UK | Radiation Fears Halt Japan’s Nuclear Clean-Up

Posted on June 18, 2011

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A massive clean-up operation of Japan’s Fukushima nuclear plant that went into meltdown following the earthquake and tsunami disaster has been suspended just five hours after it started. 
A camera on a remote controlled helicopter took this photo of damage to the Number 4 reactor building at Fukushima Daiichi Nuclear Power Plant. The damaged reactors at the Fukushima nuclear plant
The plant’s operator had hoped to start cleaning around 110,000 tonnes of highly radioactive water – enough to fill 40 Olympic-size swimming pools.

But after five hours, higher-than-expected radiation levels forced the operation to stop.

Part of the system that absorbs radioactive caesium had reached its processing capacity and needed to be replaced far earlier than expected, officials said.

Operator Tokyo Electric Power Co, also known as Tepco, speculated that highly radioactive mud may have entered the treatment system or that waste water was more radioactive than previously measured.

Junichi Matsumoto, Tepco’s official in charge of nuclear operations, said: “We are studying the cause of this… We do not have a firm timing as to when we can resume the operation of the water treatment facility.”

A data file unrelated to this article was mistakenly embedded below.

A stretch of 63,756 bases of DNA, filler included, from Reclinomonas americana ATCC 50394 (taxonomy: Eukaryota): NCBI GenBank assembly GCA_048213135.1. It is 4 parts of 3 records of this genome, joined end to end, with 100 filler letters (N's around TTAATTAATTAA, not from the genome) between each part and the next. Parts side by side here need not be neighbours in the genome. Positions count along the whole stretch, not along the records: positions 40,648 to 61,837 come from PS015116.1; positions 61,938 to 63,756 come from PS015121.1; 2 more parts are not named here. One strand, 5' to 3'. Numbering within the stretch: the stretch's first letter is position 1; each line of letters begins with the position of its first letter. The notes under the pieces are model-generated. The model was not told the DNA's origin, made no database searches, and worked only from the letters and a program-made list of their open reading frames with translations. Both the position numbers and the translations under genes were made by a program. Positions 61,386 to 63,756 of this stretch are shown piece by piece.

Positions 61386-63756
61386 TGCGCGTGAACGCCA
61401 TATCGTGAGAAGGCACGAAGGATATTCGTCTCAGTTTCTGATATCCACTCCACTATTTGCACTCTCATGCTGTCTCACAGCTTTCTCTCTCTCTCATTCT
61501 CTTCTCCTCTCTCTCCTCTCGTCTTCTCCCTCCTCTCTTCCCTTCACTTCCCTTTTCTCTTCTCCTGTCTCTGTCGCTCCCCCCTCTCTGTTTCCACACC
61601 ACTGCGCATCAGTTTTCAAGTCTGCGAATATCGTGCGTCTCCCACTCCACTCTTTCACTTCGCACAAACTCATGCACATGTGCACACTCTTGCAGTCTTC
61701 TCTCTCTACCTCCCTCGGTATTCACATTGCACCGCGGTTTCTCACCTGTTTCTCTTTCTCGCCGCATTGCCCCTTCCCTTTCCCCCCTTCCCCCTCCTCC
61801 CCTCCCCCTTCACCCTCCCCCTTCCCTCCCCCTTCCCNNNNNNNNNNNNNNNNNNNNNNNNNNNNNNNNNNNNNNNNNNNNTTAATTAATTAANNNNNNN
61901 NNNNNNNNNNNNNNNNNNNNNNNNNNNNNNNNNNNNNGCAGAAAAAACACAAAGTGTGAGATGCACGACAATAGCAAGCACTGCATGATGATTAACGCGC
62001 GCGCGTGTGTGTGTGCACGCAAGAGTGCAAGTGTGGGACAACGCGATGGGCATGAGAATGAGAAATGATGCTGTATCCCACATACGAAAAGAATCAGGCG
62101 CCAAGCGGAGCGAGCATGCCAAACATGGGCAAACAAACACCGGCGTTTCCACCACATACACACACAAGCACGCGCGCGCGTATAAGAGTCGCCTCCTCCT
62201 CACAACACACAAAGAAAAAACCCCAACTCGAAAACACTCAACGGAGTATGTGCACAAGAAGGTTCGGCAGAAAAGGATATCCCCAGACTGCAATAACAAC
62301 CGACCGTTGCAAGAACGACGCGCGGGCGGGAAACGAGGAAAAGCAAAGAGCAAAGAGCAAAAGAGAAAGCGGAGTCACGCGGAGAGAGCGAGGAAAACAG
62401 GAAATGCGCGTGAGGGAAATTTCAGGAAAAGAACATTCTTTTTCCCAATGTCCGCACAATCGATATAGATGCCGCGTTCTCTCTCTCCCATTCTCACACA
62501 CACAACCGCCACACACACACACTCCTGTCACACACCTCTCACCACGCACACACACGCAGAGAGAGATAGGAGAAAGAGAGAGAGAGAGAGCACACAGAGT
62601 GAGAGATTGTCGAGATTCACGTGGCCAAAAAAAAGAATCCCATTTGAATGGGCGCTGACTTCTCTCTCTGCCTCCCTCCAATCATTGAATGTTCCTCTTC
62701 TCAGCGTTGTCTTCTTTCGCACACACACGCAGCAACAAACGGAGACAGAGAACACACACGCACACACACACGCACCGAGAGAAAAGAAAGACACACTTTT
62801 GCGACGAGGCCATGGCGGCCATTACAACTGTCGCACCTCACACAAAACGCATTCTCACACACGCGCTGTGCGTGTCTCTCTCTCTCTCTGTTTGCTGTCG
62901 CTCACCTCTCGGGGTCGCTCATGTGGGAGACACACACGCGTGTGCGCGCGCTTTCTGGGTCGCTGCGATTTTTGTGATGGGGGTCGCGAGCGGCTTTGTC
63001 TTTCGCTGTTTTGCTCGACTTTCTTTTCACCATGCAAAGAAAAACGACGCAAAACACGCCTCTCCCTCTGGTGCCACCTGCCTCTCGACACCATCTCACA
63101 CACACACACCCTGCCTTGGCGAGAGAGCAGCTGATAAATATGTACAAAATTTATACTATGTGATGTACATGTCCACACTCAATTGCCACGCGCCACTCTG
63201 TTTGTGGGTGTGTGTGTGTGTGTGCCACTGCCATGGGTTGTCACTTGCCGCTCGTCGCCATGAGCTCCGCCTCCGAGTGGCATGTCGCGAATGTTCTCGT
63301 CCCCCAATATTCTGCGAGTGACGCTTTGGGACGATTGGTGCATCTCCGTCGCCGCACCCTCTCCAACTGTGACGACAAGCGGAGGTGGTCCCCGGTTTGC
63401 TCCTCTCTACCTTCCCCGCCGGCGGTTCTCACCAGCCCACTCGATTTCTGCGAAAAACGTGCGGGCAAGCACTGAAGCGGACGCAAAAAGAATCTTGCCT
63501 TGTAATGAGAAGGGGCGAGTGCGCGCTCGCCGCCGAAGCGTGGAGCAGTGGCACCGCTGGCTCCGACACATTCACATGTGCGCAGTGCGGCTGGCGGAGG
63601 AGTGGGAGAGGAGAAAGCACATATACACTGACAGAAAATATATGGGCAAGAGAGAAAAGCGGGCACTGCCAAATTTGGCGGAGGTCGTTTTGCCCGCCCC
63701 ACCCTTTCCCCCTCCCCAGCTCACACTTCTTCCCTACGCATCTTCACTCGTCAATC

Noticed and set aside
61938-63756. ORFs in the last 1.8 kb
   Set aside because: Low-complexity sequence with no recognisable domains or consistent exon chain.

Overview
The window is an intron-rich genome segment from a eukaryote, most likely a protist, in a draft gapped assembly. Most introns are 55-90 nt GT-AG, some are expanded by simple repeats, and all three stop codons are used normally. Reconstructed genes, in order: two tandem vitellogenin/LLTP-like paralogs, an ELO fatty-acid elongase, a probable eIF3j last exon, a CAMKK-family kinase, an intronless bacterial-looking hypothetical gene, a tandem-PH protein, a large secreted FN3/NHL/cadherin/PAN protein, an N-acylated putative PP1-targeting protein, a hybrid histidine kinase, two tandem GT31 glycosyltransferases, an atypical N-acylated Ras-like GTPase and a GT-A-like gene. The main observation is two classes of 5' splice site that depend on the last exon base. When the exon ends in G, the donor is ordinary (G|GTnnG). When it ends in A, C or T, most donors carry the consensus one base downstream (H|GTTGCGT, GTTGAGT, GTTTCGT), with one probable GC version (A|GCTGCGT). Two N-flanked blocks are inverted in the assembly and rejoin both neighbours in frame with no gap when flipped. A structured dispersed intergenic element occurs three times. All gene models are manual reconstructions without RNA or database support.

Tepco has struggled to cool overheating reactors at the plant, hit by the 9.0 magnitude earthquake and deadly tsunami on March 11.

Water swamps plantThe tsunami’s waves swamped the nuclear plant

The wave knocked out reactor cooling systems and backup generators, sparking meltdowns, explosions and radiation leaks.

The world’s worst nuclear accident since Chernobyl in 1986 has caused radioactive material to spew into the air, ground and sea and forced the evacuation of 80,000 people in a 12-mile (20km) radius.

Workers have pumped water into reactor cores and fuel rod pools, leaving the contaminated water in basements, drains and ditches, some of which has leaked into the ocean.

The water must be decontaminated before it can be stored or recycled back through the reactors to cool them.

Pumping out the highly radioactive water should then allow workers to start longer-term repair work to the cooling systems.

Officials said earlier this week that the massive, growing pools of radioactive water were in danger of overflowing unless action was taken soon.

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Posted in: UK